Protecting cisco (Corego- nus artedi Leseur) oxythermal habitat from climate change: building resilience in deep lakes using a landscape approach
Jacobson, Peter C.; Fang, Xing; Stefan, Heinz G.; Pereira, Donald L.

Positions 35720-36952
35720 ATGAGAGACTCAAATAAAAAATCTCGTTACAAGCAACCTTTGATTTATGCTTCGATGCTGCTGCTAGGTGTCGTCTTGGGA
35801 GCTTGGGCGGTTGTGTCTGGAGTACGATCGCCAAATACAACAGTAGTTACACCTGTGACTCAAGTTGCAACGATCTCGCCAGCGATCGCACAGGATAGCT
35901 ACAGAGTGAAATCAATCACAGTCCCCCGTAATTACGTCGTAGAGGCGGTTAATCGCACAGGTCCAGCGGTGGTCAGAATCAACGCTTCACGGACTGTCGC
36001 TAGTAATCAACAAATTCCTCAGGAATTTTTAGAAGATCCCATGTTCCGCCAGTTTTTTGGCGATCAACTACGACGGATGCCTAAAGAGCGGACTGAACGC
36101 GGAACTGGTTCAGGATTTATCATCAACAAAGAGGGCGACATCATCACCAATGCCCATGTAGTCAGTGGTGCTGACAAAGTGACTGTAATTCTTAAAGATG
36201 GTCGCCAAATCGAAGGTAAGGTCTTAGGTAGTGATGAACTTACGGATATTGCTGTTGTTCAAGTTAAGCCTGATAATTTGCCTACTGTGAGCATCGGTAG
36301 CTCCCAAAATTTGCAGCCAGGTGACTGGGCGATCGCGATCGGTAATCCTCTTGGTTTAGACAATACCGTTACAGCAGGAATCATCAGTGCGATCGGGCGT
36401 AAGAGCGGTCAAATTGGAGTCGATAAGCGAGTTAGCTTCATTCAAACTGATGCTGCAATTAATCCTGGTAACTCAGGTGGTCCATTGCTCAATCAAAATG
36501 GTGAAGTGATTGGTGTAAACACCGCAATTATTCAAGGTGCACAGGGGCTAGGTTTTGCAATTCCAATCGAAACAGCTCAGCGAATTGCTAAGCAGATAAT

Cisco (Coregonus artedi Lesueur) was projected to persist in at least 171 deep, clear lakes in a climate-warmed Minnesota, U. S. A. A process-oriented, dynamic, one-dimensional yearround lake water quality model was used to predict coldwater habitat as a function of Secchi depth (a surrogate of lake productivity) and geometry ratio = As 0.25 /Hmax (a measure of relative depth and strength of stratification) for a series of lake types in Minnesota. Late-summer hypolimnetic oxygen concentrations were predicted to remain sufficiently high to provide coldwater habitat within the refuge lakes even with longer durations of stratification after climate warming. Catchments of refuge lakes were prioritised based on two components: 1) threat (changes in land use) and 2) investment efficiency (total surface area of refuge lakes protected per amount invested). Priority scores were calculated for each refuge lake catchment based on the two components. Conservation strategies can be targeted in critical areas of the prioritized catchments to prevent future degradation of water quality in refuge lakes from changes in land use.